The Vandals invasion of Iberia, coupled with Rome’s own problems in their eastern reaches, forced Rome to invite the Visigoths into Iberia for protection against the Vandals. With Rome in a weakened state, the Visigoths assumed control of Iberia. However, they were little more than maintenance managers, and in most cases, even failed to maintain the infrastructure that Rome had built; rarely improving it.
The years 709 to 712 A.D. saw three incursions from northern Africa into the Iberian peninsula. The first incursion in 709 A.D. was by Julius Yulyan of Cueta, governor/wali of northern Africa. This incursion was the result of the treacherous rape of Yulyan’s daughter Florinda by the newly appointed Visigothic King Roderick.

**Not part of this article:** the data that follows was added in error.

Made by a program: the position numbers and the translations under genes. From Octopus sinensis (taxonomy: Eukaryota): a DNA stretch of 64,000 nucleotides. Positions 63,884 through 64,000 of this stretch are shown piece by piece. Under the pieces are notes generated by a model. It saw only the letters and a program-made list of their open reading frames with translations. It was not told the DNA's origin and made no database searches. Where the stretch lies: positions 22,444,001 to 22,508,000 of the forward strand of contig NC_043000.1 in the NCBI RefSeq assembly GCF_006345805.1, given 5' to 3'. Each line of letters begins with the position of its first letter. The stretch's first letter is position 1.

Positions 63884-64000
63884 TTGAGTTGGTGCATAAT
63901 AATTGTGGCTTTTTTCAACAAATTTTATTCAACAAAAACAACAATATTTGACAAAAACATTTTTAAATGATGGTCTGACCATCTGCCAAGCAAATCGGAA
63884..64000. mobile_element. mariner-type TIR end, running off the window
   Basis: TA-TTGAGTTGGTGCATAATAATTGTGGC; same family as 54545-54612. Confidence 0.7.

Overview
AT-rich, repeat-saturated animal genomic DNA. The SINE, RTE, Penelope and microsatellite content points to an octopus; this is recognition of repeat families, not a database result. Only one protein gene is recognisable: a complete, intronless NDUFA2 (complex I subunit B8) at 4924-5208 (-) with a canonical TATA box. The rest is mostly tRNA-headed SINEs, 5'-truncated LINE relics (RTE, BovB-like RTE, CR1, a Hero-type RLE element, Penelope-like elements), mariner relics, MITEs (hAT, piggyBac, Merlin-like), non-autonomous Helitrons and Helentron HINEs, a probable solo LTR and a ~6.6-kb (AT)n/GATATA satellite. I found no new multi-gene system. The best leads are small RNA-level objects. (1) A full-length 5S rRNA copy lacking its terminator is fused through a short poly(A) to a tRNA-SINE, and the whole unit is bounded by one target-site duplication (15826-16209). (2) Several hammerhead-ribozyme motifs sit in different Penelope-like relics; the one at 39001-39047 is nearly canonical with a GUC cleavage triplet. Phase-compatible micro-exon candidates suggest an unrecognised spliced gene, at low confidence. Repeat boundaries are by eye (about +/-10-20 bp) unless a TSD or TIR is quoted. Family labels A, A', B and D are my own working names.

The second incursion, made by Berbers in 710 A.D. originated as a reconnaissance; ordered by wali Musa ibn Nasayr but carried out by his client Tariq ibn Ziyad. This continued reconnaissance, in 711 A.D., was expanded by 5,000 men. The foray resulted in the rapid defeat of the Visigothic central administration. Toledo was captured and Cordova surrendered to 700 horsemen.
Sensing the vulnerability of the Visigoths wali Musa ibn Nasayr, personally in 712 A.D., led a military invasion of Iberia with 18,000 men. Musa followed up in 713 A.D. with the capture of Seville and laying siege to the last Visigoth stronghold of Merida, Extremadura region.
Tomorrow: “Junds, Fiefdoms and Aldeas“